Background: Intravenous tPA has a limited efficacy in large vessel occlusion strokes (LVOS). Thus LVOS patients may be better served by direct transfer to endovascular capable centers. We aimed to develop a field scale to identify LVOS.
Methods: The FAST-ED scale was designed based on items of the NIHSS with higher predictive value for LVOS: Facial Palsy (scored 0-1), Arm Weakness (0-2), Speech Changes (0-2), Eye Deviation (0-2), and Denial/Neglect (0-2). The scale was tested in the STOPStroke cohort, a prospective study of patients who underwent CT angiography (CTA) within the first 24 hours of stroke onset. LVOS were defined by total occlusions involving the ICA-T, MCA-M1, MCA-2, or basilar arteries. Patients with partial, bi-hemispheric, and/or anterior + posterior circulation occlusions were excluded. Receiver operating characteristic (ROC) curve, sensitivity, specificity, positive (PPV) and negative predictive values (NPV) of FAST-ED were compared with the Rapid Arterial oCclusion Evaluation (RACE) scale and Cincinnati Prehospital Stroke Severity Scale (CPSSS).
Results: LVO was detected in 240 out of the 727 qualifying patients (33%). FAST-ED had a strong correlation with NIHSS (r=0.92; P<0.001). FAST-ED had comparable accuracy to predict LVO to the more complex NIHSS and higher accuracy than RACE and CPSS (area under the ROC curve: 0.81, 0.80, 0.77 and 0.75 respectively). Better performance of FAST-ED could be shown at two distinct thresholds depending on the desired sensitivity/specificity trade-offs with scores ≥3 and ≥4 having sensitivity for LVO of 0.71 and 0.60, specificity 0.78 and 0.89, PPV 0.62 and 0.72, and NPV 0.84 and 0.82 versus RACE ≥5 of 0.55, 0.87, 0.68, 0.79 and CPSS ≥2 of 0.56, 0.85, 0.65, 0.78, respectively.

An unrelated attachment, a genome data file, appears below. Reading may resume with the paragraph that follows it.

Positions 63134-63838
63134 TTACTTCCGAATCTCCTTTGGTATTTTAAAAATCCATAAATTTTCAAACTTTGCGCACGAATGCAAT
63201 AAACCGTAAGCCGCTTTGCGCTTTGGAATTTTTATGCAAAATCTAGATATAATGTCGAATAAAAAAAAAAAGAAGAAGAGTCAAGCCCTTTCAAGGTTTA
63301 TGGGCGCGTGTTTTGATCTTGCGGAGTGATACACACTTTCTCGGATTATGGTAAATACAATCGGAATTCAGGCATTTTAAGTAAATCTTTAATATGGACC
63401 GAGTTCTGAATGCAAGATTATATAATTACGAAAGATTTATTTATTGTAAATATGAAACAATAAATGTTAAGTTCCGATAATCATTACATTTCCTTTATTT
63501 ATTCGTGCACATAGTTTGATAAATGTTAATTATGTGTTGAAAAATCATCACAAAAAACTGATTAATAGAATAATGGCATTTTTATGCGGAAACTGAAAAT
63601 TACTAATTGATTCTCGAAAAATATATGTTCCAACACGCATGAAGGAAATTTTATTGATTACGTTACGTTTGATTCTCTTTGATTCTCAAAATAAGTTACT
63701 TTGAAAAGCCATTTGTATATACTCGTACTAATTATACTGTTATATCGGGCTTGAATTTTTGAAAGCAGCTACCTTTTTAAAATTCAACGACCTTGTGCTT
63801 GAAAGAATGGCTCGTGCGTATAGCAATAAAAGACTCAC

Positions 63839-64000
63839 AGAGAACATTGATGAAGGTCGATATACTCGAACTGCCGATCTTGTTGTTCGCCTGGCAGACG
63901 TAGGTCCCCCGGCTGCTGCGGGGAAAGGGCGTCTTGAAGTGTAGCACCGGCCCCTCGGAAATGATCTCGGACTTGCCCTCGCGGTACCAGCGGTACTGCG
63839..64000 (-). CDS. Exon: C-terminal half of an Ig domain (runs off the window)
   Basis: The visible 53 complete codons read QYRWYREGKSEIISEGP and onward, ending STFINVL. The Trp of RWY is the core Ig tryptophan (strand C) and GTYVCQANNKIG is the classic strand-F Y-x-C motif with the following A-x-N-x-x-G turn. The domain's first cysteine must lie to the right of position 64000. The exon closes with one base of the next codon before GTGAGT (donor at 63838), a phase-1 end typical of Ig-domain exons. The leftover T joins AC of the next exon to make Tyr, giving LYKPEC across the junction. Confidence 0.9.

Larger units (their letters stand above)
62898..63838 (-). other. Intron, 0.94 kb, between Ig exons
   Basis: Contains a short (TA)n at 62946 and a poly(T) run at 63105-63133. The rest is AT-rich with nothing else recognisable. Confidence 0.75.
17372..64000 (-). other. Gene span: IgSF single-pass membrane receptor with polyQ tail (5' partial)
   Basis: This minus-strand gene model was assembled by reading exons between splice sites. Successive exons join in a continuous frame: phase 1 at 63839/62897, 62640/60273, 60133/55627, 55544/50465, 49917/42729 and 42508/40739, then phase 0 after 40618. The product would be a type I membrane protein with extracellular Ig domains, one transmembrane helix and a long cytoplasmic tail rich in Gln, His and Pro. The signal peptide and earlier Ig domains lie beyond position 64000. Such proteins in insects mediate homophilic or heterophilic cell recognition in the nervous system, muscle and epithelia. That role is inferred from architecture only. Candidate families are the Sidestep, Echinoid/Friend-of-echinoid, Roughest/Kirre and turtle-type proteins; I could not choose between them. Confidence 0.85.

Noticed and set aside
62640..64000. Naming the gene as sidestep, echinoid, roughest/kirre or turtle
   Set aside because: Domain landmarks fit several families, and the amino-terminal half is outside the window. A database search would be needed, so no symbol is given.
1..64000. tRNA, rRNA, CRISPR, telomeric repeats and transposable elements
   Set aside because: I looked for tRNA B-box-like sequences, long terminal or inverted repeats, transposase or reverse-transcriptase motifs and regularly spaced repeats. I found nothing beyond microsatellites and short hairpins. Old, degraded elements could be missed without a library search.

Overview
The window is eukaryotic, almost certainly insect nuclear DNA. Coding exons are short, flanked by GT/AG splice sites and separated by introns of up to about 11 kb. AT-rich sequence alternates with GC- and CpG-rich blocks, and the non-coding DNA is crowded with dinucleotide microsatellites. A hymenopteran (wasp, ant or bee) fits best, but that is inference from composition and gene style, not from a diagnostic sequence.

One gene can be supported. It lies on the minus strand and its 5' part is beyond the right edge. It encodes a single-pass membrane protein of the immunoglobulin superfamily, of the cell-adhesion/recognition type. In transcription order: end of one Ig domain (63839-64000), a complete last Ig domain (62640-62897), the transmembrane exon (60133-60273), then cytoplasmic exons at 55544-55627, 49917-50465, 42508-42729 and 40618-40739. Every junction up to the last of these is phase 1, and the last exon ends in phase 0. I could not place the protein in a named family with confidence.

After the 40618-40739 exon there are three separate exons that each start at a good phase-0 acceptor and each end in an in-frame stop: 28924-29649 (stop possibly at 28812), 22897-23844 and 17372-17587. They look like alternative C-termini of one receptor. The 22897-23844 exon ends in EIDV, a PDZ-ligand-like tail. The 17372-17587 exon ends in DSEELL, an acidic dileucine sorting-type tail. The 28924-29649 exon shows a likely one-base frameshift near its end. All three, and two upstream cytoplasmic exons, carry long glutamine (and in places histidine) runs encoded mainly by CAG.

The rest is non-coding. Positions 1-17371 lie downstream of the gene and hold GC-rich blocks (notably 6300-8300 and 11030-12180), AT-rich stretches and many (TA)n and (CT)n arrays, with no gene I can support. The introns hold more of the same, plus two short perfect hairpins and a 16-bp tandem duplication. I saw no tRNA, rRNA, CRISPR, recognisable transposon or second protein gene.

Conclusions: FAST-ED is a simpler field scale that can be used by medical emergency professionals to accurately identify LVOS in the pre-hospital setting enabling rapid triage of patients to primary vs. endovascular capable stroke centers.